Sprouted Wheat Cheddar and Chive Scones

Today I'm excited to tell you all about King Arthur's new whole-grain Sprouted Wheat Flour and how it turned out in this yummy savory scone recipe!
↓ Jump to Recipe

Today we’re talking about a hot topic — sprouted wheat! Whenever I buy whole-grain flour, King Arthur is usually my go-to source (which is why it’s so fun to now be working with them as a sponsor on this post!), but I often just grab their whole wheat or white whole wheat flour on autopilot. So today I’m excited to tell you all about their new whole-grain Sprouted Wheat Flour (unfortunately no longer available) and how it turned out in the yummy savory scone recipe below!

Sprouted Wheat Cheddar and Chive Scones on 100 Days of Real Food

Want to Save this Recipe?

Enter your email below & we'll send it straight to your inbox. Plus you'll get great new recipes from us every week!

Save Recipe

But First – “Sprouted Wheat” is the one exception to my rule of needing to see the word “whole” to ensure it’s whole grain! Read on to see why…

Why Sprouted Wheat?

Just like regular flour, Sprouted Wheat Flour starts out as wheat berries. The only difference is instead of going right into the mill to make flour, the wheat berries (i.e., seeds) are first misted with water and briefly allowed to sprout (just barely!) in a controlled environment. These sprouted seeds are then dried before finally being milled into flour.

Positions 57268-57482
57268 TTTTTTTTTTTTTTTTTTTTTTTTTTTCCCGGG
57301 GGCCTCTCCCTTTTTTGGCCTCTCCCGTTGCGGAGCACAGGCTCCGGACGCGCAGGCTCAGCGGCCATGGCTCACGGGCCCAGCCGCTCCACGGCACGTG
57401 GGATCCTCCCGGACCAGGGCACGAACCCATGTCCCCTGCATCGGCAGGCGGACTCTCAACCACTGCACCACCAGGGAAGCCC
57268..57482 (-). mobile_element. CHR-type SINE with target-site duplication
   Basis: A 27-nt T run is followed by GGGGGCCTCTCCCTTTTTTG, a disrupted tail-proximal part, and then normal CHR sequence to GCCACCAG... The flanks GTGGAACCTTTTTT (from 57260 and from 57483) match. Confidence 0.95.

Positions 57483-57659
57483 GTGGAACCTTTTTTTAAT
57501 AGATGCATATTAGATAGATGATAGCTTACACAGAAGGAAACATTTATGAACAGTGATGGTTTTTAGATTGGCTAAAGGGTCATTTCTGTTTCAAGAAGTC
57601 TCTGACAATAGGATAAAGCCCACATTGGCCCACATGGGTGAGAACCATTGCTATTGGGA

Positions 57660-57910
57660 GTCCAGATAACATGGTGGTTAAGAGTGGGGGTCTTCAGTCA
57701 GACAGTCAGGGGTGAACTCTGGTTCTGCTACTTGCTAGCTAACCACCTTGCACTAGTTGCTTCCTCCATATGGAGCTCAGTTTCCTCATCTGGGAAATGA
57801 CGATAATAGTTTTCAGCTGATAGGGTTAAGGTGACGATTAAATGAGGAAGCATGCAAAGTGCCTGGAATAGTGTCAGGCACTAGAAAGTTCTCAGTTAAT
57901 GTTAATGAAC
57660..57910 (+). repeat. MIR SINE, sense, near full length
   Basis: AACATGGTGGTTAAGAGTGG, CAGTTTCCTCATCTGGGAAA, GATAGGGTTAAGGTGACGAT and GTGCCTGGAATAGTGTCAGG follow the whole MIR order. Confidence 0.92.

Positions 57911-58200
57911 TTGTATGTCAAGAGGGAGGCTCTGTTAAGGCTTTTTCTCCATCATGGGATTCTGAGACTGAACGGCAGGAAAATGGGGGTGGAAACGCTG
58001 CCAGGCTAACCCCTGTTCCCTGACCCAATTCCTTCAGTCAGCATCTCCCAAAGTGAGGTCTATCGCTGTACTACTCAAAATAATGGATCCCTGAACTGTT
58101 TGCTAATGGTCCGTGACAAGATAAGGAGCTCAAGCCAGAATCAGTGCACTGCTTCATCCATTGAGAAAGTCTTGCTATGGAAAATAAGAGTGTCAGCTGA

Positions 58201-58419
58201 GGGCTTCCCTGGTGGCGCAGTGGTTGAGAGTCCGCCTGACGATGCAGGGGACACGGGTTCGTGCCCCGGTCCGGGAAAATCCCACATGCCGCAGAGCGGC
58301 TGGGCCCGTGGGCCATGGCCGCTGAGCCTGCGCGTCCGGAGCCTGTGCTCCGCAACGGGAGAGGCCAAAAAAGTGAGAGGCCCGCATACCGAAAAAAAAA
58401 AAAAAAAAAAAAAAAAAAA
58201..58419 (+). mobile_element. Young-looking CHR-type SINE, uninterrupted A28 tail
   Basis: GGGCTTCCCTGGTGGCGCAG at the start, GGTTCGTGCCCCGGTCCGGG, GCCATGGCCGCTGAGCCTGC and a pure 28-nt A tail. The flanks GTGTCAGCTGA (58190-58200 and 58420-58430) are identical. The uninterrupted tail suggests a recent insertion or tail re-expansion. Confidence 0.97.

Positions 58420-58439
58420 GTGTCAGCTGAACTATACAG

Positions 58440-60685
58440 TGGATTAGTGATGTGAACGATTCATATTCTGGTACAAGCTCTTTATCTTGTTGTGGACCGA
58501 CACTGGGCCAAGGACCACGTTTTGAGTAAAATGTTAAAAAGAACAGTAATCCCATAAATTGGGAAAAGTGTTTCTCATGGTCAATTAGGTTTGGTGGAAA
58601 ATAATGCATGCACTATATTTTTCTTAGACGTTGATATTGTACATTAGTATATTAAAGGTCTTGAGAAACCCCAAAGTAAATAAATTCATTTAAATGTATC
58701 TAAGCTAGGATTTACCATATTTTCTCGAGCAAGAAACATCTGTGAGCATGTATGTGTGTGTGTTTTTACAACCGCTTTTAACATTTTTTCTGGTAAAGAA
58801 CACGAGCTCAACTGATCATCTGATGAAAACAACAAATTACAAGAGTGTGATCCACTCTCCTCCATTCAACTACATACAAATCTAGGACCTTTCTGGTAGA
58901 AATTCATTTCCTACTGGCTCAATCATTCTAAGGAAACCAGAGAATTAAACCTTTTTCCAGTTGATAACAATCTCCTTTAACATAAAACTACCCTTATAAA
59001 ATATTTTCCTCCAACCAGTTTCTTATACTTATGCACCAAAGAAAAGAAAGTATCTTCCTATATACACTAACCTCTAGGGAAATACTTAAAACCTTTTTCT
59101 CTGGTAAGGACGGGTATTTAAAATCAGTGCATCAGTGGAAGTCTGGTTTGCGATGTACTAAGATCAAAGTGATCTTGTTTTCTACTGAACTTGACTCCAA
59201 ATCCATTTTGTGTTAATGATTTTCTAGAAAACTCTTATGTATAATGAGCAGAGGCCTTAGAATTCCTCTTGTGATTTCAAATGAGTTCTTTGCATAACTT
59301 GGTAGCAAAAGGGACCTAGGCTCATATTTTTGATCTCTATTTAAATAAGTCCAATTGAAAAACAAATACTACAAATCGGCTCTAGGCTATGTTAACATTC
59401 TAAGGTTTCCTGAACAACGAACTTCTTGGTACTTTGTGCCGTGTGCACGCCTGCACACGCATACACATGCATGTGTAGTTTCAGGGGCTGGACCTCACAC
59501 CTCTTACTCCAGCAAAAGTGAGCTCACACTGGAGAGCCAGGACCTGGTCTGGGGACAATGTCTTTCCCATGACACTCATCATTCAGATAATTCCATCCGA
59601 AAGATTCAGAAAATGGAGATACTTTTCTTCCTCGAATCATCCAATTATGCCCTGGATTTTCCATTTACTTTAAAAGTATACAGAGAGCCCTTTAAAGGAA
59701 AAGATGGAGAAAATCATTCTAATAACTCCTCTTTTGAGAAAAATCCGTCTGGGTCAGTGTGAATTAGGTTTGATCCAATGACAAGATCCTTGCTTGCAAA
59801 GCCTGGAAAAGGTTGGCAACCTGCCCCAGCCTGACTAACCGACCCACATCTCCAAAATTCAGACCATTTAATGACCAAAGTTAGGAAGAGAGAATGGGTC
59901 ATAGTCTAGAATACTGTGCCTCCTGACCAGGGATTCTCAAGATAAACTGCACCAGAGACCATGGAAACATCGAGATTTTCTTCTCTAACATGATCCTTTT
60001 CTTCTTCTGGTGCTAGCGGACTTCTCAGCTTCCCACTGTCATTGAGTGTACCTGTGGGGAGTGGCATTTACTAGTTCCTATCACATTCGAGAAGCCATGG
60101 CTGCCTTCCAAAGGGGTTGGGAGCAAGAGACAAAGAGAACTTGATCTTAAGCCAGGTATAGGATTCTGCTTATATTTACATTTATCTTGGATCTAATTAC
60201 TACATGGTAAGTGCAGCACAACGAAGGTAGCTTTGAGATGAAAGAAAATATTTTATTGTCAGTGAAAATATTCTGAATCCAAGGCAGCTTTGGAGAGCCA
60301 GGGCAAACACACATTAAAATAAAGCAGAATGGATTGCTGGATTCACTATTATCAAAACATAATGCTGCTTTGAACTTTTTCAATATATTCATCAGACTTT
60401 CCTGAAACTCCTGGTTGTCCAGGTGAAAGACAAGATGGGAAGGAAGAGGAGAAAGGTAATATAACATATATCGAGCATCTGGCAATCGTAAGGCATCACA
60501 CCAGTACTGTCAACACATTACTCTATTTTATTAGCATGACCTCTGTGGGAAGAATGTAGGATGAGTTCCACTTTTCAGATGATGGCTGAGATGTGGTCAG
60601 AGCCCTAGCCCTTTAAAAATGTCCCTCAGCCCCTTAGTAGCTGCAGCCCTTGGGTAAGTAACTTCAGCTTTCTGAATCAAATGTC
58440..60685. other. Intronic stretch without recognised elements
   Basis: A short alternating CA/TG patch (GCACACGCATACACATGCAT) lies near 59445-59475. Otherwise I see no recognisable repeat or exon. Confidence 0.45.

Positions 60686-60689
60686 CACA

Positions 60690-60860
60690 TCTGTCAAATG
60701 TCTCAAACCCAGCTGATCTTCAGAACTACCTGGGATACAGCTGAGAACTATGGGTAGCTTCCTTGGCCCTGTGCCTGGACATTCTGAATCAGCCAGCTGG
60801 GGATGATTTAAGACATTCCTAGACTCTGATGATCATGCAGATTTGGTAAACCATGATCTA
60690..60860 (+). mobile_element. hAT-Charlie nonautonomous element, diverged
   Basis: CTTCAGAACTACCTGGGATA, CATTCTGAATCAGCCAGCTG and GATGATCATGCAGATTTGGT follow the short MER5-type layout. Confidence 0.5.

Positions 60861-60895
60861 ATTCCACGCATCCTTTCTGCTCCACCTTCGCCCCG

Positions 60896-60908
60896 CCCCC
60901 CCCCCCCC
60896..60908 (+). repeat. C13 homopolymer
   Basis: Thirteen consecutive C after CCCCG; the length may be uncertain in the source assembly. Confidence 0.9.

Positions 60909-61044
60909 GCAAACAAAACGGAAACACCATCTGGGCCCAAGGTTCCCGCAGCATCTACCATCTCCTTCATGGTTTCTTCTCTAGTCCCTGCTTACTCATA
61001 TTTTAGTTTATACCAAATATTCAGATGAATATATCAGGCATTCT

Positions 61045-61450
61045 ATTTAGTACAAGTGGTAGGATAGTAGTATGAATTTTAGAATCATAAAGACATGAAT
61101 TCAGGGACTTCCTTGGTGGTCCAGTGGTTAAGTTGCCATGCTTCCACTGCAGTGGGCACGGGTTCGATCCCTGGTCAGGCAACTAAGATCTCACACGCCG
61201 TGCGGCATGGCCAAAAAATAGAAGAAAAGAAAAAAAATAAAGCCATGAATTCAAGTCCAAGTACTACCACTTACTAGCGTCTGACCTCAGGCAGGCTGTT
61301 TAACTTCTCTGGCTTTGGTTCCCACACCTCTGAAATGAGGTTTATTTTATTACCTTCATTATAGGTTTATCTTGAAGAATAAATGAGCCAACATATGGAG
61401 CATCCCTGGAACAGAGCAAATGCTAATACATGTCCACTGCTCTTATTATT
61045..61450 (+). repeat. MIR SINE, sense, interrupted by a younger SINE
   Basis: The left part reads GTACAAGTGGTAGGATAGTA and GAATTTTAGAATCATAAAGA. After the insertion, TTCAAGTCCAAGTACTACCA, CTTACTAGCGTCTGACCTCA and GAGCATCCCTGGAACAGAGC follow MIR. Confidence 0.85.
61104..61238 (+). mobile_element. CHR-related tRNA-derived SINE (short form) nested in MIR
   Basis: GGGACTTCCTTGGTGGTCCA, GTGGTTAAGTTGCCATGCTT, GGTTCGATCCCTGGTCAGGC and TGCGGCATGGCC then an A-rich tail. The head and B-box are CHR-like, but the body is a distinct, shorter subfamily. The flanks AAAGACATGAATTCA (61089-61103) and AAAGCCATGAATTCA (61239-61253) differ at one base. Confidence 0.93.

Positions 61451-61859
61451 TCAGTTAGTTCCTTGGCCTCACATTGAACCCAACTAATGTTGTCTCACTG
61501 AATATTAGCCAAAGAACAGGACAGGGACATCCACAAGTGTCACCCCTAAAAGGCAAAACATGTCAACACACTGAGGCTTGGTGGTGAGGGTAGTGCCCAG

Other brands typically make their sprouted wheat flour from hard red wheat berries (same as what’s used in most regular whole-wheat flours). But, King Arthur Sprouted Wheat Flour is made from white whole wheat berries — a lighter yet still whole-grain version of wheat (same as what’s used in their regular white whole wheat flour). Just think of how many varieties of apples there are – these are just two of the many different varieties of wheat!

When sprouted, white wheat berries yield a creamier, milder-tasting flour that can easily be incorporated into any recipe. This is why I often prefer white whole wheat flour over whole wheat flour, even when it comes to just regular flour. When using the sprouted wheat flour, you can substitute 1:1 (or up to 50%, if you prefer), and I think you’ll be pleased to see it’s just as easy to work with and can even hold water better than other flours. It worked great in the scone recipe below!

If you’d like to learn more about substituting sprouted wheat flour or for more recipes, check out King Arthur Flour’s guide!

Sprouted Wheat Cheddar and Chive Scones

I used one of King Arthur’s recipes to test out the new sprouted wheat flour, and I have to say the results were sooo good. My kids kept trying to call them biscuits, but they liked them so much I literally had to cut them off so there’d be a few still around the next day! I served them with poached eggs and a salad for an easy weeknight dinner. Let us know what you think of the sprouted flour once you try it out and give these a go. Enjoy!

Sprouted Wheat Cheddar and Chive Scones on 100 Days of Real Food

Posts may contain affiliate links. If you purchase a product through an affiliate link, your cost will be the same but 100 Days of Real Food will automatically receive a small commission. Your support is greatly appreciated and helps us spread our message!